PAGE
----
Step 3: Organize Information from the user’s perspective
Have you ever noticed how easy it is for two people to look at the same situation, and yet see things very differently? Of course, if you’re married you know exactly what we’re talking about. If you’re unattached, all you need to do is turn on the news—this is a presidential election year, and the candidates’ differences of perspective are feature stories every day.
When people don’t share the same perspective, communication is difficult. Differences of perspective cause problems for users of documentation, too. In the third of our 6 Steps to Better Compliance Documentation, we look at how keeping the user’s perspective in mind can help you create more effective, more compliant documents.
Organize information by taking the user’s perspective
If you’ve been following the steps in our previous blog entries, at this point you’ve broken down your information into its components. Now it’s time for you to look at this information from the perspective of a user of your document. Think about what users need to do, and what they need to know in order to do it successfully. “Walking a mile in the user’s shoes” will help you organize and sequence the information in ways that support performance and minimize errors and risk.
Don’t bury important details
Look for the details that may be important to your users. For example, the information you’ve gathered tells you that when performing a metal grinding procedure, employees are required wear safety goggles. When you write the procedure, you need to bring this requirement to the user’s attention very early in the document, and feature it prominently. Never bury important details like this in dense text or leave them for the notes at the end of a procedure. Organize and sequence your information in ways that support employee safety and compliance.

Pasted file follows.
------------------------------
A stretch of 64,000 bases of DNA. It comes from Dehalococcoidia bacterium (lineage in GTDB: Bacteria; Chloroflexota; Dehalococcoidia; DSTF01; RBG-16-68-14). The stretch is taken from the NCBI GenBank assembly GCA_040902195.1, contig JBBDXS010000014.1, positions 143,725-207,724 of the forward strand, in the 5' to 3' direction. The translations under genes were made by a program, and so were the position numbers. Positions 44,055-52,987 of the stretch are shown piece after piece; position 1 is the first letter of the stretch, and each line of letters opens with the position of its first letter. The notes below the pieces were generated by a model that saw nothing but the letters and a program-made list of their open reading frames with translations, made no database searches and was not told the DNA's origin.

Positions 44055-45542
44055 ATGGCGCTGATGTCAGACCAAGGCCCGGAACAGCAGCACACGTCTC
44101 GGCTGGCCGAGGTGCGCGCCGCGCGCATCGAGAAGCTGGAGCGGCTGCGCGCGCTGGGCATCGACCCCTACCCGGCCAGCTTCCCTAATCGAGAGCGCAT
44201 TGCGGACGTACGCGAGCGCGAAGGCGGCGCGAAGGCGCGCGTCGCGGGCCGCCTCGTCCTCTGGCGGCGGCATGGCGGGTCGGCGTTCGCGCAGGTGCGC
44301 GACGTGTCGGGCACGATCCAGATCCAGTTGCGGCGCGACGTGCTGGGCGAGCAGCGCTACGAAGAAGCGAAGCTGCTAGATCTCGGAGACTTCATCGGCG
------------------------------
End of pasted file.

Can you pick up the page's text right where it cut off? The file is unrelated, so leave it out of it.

Anticipate users’ questions
As you organize the information, keep asking yourself what questions may arise. Can you expect everyone in your audience to understand everything you’re writing, or might less experienced users have questions about some of the information? If they can’t find answers in the document, they’ll probably turn to their supervisors or coworkers. What if the answers they get are the wrong ones? By anticipating their questions, you ensure that you give users all the information they need.
Questions for you to keep in mind
To make sure you always put yourself in the user’s shoes, keep these questions in mind.
- Are you presenting information in the right order for your audience to access and use it?
- Have you explained any new concepts so less experienced users can understand them, while making it easy for experts to skip this information?
- Are you placing important cautions and warnings where they belong, before a procedure, so the user notices them right away, instead of burying them in dense text or putting them in notes at the end?
Taking the user’s perspective is an important step towards improving the quality and effectiveness of your compliance documents.
In our next blog entry, we’ll go on to Step 4, and look at ways to ensure the consistency of your documents.